When I was small, I was frightened by a raven looking in my window. He peered straight at me, which was strange enough, but then turned his head so I saw him in profile. Though this may seem benign, it unsettled me because the one eye I observed seemed to be working me even more directly; I could almost see the wheels turning as he processed his thoughts about this creature he studied. To be the object of such a discerning eye didn’t sit well with me at all, despite – or perhaps because of – his creator status, and for some years I avoided the birds even though within me I carried some other emotion regarding them, though I could never define it. It was as if he could read everything within me, thoughts and all, and I did not wish to be so exposed. Yet that probing seemed to come from some connection we had, something I knew to have occurred between us but could not place in my memory recall.
As the years went by, if I thought of it at all, I chalked my avoidance up to my lack of fan feeling for birds in general. My Auntie Astrid had taught me to whistle to birds and I delighted when they chattered back to me; I still do. Moreover, I flush in pleasure when they respond because my whistling isn’t all that accomplished or beautiful. There also are loads of quite pretty birds and the sight of them soaring in the sky really is very lovely. And I even marvel at some of the more peculiar beaks, especially the long, thin ones, which seem so exotic. But up close? I tended toward the perception of them as dirty, creatures who would projectile shit on a human just as soon as take food from them. I didn’t like the smell and was annoyed at the way the pet varieties tossed things from their cages. I vowed never to have one.
At one point I went through a period in which I wondered whatever happened to the person I used to be, the kid who had two cats (Snowball and Peanut), a dog (Lady) and a rabbit (Maggie Mae) – amongst other critters at various times. I knew becoming an adult and taking on more serious responsibilities played into that and that I just didn’t have time for pets. But one week in college I babysat a friend’s house while she and her husband were away and found myself put off by her dog’s oily coat, the lather of which rubbed off onto my hands, making me not want to touch him. That bothered me because despite my intense fear of dogs when I was super little (I had been a very small child and they were just so huge), I’d grown to love them, and cuddling dogs, especially the absolutely wonderful love muffin of a mutt I had in high school, was one of my favorite things to do.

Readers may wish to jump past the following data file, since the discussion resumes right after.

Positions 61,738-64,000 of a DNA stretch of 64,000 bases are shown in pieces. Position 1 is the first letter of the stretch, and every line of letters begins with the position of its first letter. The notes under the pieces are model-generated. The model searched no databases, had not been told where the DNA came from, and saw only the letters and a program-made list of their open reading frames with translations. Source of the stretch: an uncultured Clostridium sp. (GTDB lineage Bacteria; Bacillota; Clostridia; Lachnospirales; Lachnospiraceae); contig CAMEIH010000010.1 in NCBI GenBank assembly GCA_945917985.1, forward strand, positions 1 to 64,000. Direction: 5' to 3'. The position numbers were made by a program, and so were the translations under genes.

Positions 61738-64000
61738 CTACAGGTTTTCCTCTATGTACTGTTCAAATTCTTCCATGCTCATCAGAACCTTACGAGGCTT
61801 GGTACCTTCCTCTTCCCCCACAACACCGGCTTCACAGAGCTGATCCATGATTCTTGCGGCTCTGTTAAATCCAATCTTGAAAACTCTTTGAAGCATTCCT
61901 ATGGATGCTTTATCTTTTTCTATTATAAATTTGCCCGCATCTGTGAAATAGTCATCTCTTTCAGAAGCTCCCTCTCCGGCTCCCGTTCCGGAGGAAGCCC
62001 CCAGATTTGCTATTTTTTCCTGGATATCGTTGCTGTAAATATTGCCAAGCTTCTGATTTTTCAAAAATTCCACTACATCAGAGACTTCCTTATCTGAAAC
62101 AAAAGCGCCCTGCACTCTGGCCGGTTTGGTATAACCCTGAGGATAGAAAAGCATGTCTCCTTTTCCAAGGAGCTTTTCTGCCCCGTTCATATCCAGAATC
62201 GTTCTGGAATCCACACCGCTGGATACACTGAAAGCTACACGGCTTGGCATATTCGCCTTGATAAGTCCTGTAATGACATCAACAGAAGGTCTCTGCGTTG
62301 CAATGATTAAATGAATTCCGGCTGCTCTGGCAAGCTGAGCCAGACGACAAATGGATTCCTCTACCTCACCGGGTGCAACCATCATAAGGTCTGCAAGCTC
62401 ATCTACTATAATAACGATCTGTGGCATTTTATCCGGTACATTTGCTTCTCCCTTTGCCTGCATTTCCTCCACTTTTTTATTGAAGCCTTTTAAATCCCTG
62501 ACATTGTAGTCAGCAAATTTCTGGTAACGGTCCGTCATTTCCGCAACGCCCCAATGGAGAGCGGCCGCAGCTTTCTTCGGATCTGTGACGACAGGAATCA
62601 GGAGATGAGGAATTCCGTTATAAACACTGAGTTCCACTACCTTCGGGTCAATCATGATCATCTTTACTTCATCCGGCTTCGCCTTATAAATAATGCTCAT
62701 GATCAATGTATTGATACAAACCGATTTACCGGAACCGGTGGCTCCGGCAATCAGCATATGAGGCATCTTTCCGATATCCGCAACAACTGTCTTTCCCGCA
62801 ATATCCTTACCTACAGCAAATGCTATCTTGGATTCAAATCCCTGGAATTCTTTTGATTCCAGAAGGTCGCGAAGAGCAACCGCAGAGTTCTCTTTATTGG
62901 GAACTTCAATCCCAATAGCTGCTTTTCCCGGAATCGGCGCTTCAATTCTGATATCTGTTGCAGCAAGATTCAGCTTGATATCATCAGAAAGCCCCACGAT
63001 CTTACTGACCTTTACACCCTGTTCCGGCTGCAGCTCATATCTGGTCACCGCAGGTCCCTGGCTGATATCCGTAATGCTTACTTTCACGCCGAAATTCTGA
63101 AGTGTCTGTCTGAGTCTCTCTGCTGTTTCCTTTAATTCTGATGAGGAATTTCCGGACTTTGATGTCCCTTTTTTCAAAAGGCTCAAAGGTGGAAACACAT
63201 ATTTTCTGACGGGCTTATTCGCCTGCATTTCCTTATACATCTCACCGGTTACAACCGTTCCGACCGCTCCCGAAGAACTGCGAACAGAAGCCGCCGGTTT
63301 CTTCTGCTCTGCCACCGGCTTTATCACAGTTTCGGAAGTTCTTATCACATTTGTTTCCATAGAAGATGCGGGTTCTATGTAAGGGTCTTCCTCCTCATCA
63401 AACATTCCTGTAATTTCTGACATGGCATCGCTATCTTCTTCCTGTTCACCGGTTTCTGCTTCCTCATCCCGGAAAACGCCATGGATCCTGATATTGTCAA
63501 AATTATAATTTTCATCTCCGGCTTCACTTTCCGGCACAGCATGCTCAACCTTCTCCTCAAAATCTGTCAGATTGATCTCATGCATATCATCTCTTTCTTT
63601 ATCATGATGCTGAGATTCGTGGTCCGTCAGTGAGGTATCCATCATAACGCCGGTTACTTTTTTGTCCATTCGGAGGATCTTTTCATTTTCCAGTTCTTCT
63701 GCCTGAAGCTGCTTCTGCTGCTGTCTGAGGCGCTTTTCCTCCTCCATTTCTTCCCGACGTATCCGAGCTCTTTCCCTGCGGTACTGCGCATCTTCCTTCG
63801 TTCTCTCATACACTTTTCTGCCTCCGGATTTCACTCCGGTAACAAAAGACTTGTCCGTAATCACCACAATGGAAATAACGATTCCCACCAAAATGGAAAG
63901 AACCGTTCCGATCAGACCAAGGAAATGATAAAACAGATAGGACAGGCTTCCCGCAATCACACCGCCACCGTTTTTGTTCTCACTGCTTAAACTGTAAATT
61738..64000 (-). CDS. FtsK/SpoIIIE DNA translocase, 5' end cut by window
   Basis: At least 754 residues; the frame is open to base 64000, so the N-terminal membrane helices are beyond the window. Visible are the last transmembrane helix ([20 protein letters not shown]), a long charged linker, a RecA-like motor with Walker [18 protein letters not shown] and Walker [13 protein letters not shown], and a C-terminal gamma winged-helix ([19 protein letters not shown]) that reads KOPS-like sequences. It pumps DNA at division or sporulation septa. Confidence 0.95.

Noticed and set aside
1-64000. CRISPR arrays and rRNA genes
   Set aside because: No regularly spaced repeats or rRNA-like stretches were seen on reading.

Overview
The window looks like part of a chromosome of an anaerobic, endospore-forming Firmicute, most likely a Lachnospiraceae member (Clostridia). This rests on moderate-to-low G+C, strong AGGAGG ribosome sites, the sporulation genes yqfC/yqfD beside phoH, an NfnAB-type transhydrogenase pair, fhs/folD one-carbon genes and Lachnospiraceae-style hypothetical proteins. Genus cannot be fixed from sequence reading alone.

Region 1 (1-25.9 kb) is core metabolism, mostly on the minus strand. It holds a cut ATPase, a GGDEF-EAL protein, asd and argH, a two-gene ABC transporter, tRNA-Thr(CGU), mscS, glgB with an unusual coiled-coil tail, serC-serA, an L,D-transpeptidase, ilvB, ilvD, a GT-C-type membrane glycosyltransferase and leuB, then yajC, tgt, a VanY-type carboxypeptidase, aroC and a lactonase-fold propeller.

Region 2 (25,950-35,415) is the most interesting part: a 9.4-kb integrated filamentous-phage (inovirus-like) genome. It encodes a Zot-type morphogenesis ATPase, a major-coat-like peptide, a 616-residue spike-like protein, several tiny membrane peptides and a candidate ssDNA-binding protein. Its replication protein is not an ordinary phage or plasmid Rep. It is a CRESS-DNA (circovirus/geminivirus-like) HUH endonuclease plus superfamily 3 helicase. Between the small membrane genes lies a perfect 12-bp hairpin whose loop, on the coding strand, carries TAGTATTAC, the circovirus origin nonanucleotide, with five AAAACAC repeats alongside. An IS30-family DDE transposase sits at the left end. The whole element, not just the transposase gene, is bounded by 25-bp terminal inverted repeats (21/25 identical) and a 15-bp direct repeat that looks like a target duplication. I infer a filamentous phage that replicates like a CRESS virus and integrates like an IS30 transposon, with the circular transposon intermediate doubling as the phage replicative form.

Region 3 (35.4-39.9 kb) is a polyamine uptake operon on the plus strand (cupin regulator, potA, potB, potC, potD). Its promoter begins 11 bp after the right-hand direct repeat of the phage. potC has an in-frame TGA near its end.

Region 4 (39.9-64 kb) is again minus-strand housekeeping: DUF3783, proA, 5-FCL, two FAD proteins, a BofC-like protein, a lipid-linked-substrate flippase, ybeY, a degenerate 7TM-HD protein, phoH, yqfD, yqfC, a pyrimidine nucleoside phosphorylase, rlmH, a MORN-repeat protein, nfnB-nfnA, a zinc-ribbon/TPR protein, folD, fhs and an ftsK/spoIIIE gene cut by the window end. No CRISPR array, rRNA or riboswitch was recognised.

So where was the animal-loving me? I disliked birds, didn’t want to touch dogs anymore, what was next? Somewhere in the midst of all this, I learned that the pre-teen daughter of a friend had thrown their bird across the room in a rage, slamming it against the wall. I remember being horrified and disgusted: what a terrible act, and against something so small and dependent upon others to keep it safe. In this I got my answer about myself, though would have preferred not to learn it this way. Life, however, did not allow me to dwell upon it, and forced me to move forward.
As it did, I managed to recognized indicators that perhaps I hadn’t grown as hard-hearted as I’d feared. I was thrilled to see a falcon with his man at the park strip downtown, even more so when my small son wanted to watch and listen as the man told us about his craft and wonderful companion. Later, it was a dream to keep goats and chickens, both of which I could somehow relate to people being in love with. Goats were just so adorable and chickens, though perhaps not quite so, I found so often to have such funny little personalities.
In recent years, ravens once more captured my attention, moving in and out of my consciousness/awareness quite a lot: congregating in parking lots and on street lamps, in books, movies, seeing references to them online and so on. But the biggest influence has been the weird way one used to come to my window and stare at me as I sat at my desk (flush up against a corner, with one window to the left, another to the right and sort of in back of me, a deck outside each window). Once that happened the first couple of times, I knew when it would again occur (if I was at my desk) because I first would hear them hanging around outside, moving about on the roof drainage duct or kaw kawing outside near my little corner. It was slightly creepy but didn’t put me off as it had before. In fact, it was rather fascinating, though I didn’t really do anything about it except to ask one of them several times (was it always the same one?), “What is it you are trying to tell me?” Once I prodded him, “Who are you?” He seemed to sigh a very deep sigh, as if the question exasperated him.
I say “used to come to my window” because it’s been some time now, at least a couple of months – I think. I’m not consistently working at home, plus I didn’t really pay much attention after a few words to them here and there, so I can’t pinpoint any dates or even what season it was, to be honest.